Weiner and de Blasio now vying to be the bike candidate

A cyclist in Times Square. (Elvert Barnes via Flickr)
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Anthony Weiner, who once famously vowed to tear out Mayor Bloomberg's "fucking bike lanes" is now vying with Public Advocate Bill de Blasio to be the bike candidate in this year's mayoral race.

Today, Anthony Weiner visited a cycling shop in Chelsea called Zen Bikes and proposed a tax break worth $120 a worker for employers who promote biking to work by underwriting biking-related expenses.

His goal? To increase bike commuting by 25 percent in the next four years.

Right now, more than 30,000 New Yorkers are believed to regularly commute by bike.

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"Hundreds of thousands of New Yorkers have already recognized the advantages of biking and it’s time that the city offers them transit benefits as well,” Weiner said, in a statement. "We should also consider biking as more than just a monetary advantage for employees and businesses—it’s an investment in the future health of our citizens and our city’s environment."

That's a marked departure from Weiner's formerly antagonistic stance toward cycling in New York City.

Here he is back in 2010, as a congressman representing a relatively conservative (for New York) district in southern Brooklyn and Queens: "When I become mayor, you know what I’m going to spend my first year doing? I’m going to have a bunch of ribbon-cuttings tearing out your [expletive] bike lanes.”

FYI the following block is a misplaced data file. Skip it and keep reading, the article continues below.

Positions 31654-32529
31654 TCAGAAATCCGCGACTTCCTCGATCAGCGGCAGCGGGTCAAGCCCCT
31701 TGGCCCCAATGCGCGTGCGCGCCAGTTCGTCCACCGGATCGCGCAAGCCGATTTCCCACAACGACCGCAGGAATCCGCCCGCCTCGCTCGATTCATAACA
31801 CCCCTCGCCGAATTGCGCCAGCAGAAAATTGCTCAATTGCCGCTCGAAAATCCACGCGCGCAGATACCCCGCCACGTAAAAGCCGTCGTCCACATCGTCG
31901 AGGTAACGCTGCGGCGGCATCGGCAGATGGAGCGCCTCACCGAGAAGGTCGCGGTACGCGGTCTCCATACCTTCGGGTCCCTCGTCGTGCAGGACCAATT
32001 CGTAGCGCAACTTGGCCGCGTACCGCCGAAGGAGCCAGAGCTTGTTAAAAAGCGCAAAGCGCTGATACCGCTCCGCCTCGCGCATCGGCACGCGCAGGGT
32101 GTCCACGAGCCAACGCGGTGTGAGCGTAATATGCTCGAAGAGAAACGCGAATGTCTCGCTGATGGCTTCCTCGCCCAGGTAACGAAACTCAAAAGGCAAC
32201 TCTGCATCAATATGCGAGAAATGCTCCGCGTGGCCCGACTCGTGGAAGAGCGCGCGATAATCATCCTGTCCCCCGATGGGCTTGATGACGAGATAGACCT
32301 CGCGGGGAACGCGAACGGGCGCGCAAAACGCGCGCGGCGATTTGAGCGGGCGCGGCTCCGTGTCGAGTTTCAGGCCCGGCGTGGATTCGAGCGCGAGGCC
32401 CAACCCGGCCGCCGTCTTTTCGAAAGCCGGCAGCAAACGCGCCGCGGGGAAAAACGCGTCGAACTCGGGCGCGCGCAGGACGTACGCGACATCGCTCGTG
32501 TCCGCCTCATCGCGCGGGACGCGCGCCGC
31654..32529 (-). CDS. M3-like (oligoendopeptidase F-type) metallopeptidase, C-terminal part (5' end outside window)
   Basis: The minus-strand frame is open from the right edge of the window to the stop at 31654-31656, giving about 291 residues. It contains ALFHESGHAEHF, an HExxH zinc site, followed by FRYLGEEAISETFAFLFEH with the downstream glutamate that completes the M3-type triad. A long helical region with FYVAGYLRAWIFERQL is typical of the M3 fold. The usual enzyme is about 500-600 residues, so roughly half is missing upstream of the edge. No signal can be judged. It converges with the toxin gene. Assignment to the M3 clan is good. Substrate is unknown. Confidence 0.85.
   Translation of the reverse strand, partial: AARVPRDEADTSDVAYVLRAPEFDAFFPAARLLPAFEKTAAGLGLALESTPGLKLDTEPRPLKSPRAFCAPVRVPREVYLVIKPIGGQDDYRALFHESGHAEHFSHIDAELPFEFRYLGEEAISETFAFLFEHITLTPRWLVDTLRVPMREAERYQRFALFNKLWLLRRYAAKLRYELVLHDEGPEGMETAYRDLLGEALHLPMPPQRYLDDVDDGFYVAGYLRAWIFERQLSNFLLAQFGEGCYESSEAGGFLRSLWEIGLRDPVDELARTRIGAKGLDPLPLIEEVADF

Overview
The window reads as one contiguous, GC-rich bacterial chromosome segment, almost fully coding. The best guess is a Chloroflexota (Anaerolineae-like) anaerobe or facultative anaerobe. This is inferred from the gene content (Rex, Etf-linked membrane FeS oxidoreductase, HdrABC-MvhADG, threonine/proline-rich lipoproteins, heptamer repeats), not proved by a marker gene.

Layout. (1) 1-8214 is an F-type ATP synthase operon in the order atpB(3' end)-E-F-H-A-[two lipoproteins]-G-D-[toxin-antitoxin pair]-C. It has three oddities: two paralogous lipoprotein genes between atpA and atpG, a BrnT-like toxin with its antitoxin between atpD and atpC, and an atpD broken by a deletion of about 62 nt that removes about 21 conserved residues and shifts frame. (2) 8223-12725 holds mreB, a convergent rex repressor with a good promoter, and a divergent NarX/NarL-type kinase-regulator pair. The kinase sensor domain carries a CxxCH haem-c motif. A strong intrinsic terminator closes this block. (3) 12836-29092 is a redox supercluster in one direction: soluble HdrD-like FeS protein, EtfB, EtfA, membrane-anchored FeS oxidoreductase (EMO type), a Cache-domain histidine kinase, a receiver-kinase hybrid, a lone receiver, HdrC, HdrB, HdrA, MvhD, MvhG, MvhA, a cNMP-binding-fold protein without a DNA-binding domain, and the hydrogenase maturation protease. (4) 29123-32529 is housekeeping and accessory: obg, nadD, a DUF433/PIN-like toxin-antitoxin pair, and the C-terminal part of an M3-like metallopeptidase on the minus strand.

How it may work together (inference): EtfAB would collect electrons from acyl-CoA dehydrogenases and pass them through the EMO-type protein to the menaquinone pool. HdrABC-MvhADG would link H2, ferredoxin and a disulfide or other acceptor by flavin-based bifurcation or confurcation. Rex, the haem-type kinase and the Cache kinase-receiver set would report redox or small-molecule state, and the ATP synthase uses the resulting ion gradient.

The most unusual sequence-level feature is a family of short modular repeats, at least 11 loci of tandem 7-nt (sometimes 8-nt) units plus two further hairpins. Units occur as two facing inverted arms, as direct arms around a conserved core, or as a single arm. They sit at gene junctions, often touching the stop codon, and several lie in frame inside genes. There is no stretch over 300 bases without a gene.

Now that he's running for mayor, he's softened his stance considerably.

Repeatedly, he's said he was just joking in 2010. He's boasted of his Citi Bike membership. And while he's said he doesn't like the Broadway or Prospect Park West bike lanes, in May he told my colleague Azi Paybarah that, "I am not, despite my one comment, I am not going to go on an anti-bike lane jihad if I'm lucky enough to get elected."

If Weiner is vying for the cyclist vote, he's got some competition from, among others, Public Advocate Bill de Blasio, who once called bike lane champion and transportation commissioner Janette Sadik-Khan a "radical," but who has since undergone a similar political evolution on the topic.

"Right now, the city’s goal is to increase bicycling to 3 percent of all trips by 2020," read the policy book the public advocate released in June. "Bill de Blasio will double that goal—using education, promotion and safer streets to grow bicycling to 6 percent by 2020."

De Blasio also committed to expanding bike lanes and bike share citywide.

Council Speaker Christine Quinn, in another apparent bid for the cyclist vote, has vowed to cut street fatalities in half. But in her recently released policy book, the only promise she made regarding cyclists involved increasing the amount of bike parking in front of offices and at transit hubs.

Former comptroller Bill Thompson has been relatively quiet on the issue.